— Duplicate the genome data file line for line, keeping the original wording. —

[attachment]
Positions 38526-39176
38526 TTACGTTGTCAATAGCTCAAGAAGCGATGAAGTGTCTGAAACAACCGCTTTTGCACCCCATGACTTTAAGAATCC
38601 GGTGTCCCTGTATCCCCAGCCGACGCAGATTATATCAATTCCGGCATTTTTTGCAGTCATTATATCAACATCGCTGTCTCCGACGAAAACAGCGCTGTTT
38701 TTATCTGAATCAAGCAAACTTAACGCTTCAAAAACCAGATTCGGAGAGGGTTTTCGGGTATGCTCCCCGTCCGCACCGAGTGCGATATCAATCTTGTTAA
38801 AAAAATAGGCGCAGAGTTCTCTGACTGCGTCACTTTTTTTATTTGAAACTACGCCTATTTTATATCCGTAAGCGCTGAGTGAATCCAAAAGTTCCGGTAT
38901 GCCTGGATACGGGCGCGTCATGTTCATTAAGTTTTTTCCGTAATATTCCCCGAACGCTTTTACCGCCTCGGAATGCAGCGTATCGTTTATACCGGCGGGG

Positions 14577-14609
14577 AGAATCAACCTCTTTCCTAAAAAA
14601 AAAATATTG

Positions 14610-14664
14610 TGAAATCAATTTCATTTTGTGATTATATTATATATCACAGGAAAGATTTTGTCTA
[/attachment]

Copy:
Positions 38526-39176
38526 TTACGTTGTCAATAGCTCAAGAAGCGATGAAGTGTCTGAAACAACCGCTTTTGCACCCCATGACTTTAAGAATCC
38601 GGTGTCCCTGTATCCCCAGCCGACGCAGATTATATCAATTCCGGCATTTTTTGCAGTCATTATATCAACATCGCTGTCTCCGACGAAAACAGCGCTGTTT
38701 TTATCTGAATCAAGCAAACTTAACGCTTCAAAAACCAGATTCGGAGAGGGTTTTCGGGTATGCTCCCCGTCCGCACCGAGTGCGATATCAATCTTGTTAA
38801 AAAAATAGGCGCAGAGTTCTCTGACTGCGTCACTTTTTTTATTTGAAACTACGCCTATTTTATATCCGTAAGCGCTGAGTGAATCCAAAAGTTCCGGTAT
38901 GCCTGGATACGGGCGCGTCATGTTCATTAAGTTTTTTCCGTAATATTCCCCGAACGCTTTTACCGCCTCGGAATGCAGCGTATCGTTTATACCGGCGGGG

Positions 14577-14609
14577 AGAATCAACCTCTTTCCTAAAAAA
14601 AAAATATTG

Positions 14610-14664
14610 TGAAATCAATTTCATTTTGTGATTATATTATATATCACAGGAAAGATTTTGTCTA